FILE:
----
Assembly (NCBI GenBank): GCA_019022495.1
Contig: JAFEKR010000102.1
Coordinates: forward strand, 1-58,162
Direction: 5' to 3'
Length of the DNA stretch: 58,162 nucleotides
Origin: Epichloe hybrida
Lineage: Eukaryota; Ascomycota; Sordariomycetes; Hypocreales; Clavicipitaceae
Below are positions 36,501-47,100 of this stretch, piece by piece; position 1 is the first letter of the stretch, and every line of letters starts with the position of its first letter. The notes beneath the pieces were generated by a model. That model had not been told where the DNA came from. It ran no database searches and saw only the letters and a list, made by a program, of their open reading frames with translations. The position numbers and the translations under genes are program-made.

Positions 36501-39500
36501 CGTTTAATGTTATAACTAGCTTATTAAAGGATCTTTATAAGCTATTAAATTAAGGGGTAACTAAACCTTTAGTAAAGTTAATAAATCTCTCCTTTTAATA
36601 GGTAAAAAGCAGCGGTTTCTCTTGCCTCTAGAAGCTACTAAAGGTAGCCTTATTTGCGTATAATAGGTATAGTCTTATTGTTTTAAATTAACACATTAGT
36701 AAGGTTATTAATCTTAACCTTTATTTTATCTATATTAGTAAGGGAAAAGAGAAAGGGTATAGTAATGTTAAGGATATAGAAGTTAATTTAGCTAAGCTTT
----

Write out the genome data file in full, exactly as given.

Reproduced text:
Assembly (NCBI GenBank): GCA_019022495.1
Contig: JAFEKR010000102.1
Coordinates: forward strand, 1-58,162
Direction: 5' to 3'
Length of the DNA stretch: 58,162 nucleotides
Origin: Epichloe hybrida
Lineage: Eukaryota; Ascomycota; Sordariomycetes; Hypocreales; Clavicipitaceae
Below are positions 36,501-47,100 of this stretch, piece by piece; position 1 is the first letter of the stretch, and every line of letters starts with the position of its first letter. The notes beneath the pieces were generated by a model. That model had not been told where the DNA came from. It ran no database searches and saw only the letters and a list, made by a program, of their open reading frames with translations. The position numbers and the translations under genes are program-made.

Positions 36501-39500
36501 CGTTTAATGTTATAACTAGCTTATTAAAGGATCTTTATAAGCTATTAAATTAAGGGGTAACTAAACCTTTAGTAAAGTTAATAAATCTCTCCTTTTAATA
36601 GGTAAAAAGCAGCGGTTTCTCTTGCCTCTAGAAGCTACTAAAGGTAGCCTTATTTGCGTATAATAGGTATAGTCTTATTGTTTTAAATTAACACATTAGT
36701 AAGGTTATTAATCTTAACCTTTATTTTATCTATATTAGTAAGGGAAAAGAGAAAGGGTATAGTAATGTTAAGGATATAGAAGTTAATTTAGCTAAGCTTT